COVID breath test-Wash U

Source: Photo: © 2023 Chakrabarty Lab

Benjamin Sumlin, PhD, a senior scientist at Washington University in St. Louis, blows into a device designed to rapidly detect SARS-CoV-2

A small, hand-held, COVID-19 test device – developed by researchers from Washington University in St. Louis, Missouri, USA – can detect the SARS-CoV-2 virus from just a couple of breaths and produces results in under a minute.

The test device could be more accurate than the familiar lateral flow tests – used extensively in the pandemic – but also far faster than polymerase chain reaction (PCR) that take at least 15 minutes to produce results.

The device – which was 3D-printed – was initially tested using eight participants. Two were negative for COVID-19 and six had tested positive by PCR. The subjects were asked to breath two, four, and eight times into a flexible tube.

It’s as straightforward to use as the breathalyser tests that police officers require of alcohol-impaired drivers.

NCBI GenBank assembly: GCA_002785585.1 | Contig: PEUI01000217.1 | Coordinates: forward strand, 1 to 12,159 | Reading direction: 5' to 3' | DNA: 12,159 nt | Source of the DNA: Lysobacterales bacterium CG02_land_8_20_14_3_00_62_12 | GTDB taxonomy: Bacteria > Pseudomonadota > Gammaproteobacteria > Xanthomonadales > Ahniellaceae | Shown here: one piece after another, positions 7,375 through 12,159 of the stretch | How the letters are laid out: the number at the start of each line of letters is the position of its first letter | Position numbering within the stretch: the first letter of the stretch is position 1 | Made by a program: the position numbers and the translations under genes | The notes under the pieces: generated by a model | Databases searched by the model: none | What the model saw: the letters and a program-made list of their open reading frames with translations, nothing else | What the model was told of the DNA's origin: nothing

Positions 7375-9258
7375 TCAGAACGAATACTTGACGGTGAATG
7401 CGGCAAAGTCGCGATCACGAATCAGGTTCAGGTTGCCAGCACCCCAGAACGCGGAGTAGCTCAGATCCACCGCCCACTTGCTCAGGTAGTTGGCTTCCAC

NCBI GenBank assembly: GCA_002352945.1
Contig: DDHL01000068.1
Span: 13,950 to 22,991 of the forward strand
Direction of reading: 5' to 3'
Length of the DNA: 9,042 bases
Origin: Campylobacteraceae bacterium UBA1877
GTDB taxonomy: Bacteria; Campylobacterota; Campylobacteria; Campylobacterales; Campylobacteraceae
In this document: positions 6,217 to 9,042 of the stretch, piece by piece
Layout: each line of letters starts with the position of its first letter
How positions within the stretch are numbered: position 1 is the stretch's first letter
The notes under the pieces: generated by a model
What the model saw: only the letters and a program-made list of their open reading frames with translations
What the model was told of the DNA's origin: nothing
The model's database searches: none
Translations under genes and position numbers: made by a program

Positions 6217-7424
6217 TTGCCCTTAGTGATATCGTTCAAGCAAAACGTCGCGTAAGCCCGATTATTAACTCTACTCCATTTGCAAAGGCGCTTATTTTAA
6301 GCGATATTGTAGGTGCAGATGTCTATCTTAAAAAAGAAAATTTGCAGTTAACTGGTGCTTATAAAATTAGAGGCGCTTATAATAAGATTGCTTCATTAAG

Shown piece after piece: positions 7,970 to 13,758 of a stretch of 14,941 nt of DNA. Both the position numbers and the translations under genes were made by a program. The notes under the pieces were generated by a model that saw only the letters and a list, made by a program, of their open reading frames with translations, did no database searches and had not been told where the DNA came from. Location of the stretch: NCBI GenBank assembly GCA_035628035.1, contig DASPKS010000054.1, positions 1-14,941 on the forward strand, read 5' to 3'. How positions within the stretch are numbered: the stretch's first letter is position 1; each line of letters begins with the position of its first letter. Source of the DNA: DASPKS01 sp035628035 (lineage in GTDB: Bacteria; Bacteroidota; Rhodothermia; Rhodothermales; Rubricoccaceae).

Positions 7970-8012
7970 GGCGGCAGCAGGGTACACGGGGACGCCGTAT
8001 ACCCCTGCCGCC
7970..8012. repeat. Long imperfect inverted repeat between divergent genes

The breath test study provided no false positive results, with accurate results shown to be obtained after the typical quantity of exhalate in two breaths from each participant.

“This test [means] no nasal swabs and no waiting 15 minutes for results,” said Rajan Chakrabarty, PhD, of the McKelvey School of Engineering at Washington University lead author of the study.

“A person simply blows into a tube in the device, and an electrochemical biosensor detects whether the virus is there. Results are available in about a minute.”

Using SARS-CoV-2 antibodies from llamas, researchers were able to adapt the test for COVID-19. They study team say the test could be adapted to test for influenza, respiratory syncytial virus or even an emerging respiratory pathogen.

The test was also able to detect different variants of COVID-19, which could be helpful in predicting and identifying surges within a community, the authors said.

“Importantly, the electrochemical biosensor directly detects the virus itself, as opposed to a surrogate or signature of the virus and is sensitive to as little as 10 viral particles in a sample,” they concluded in the study.

Y2X Life Sciences, a New York-based company has an exclusive option to license the technology for further development.

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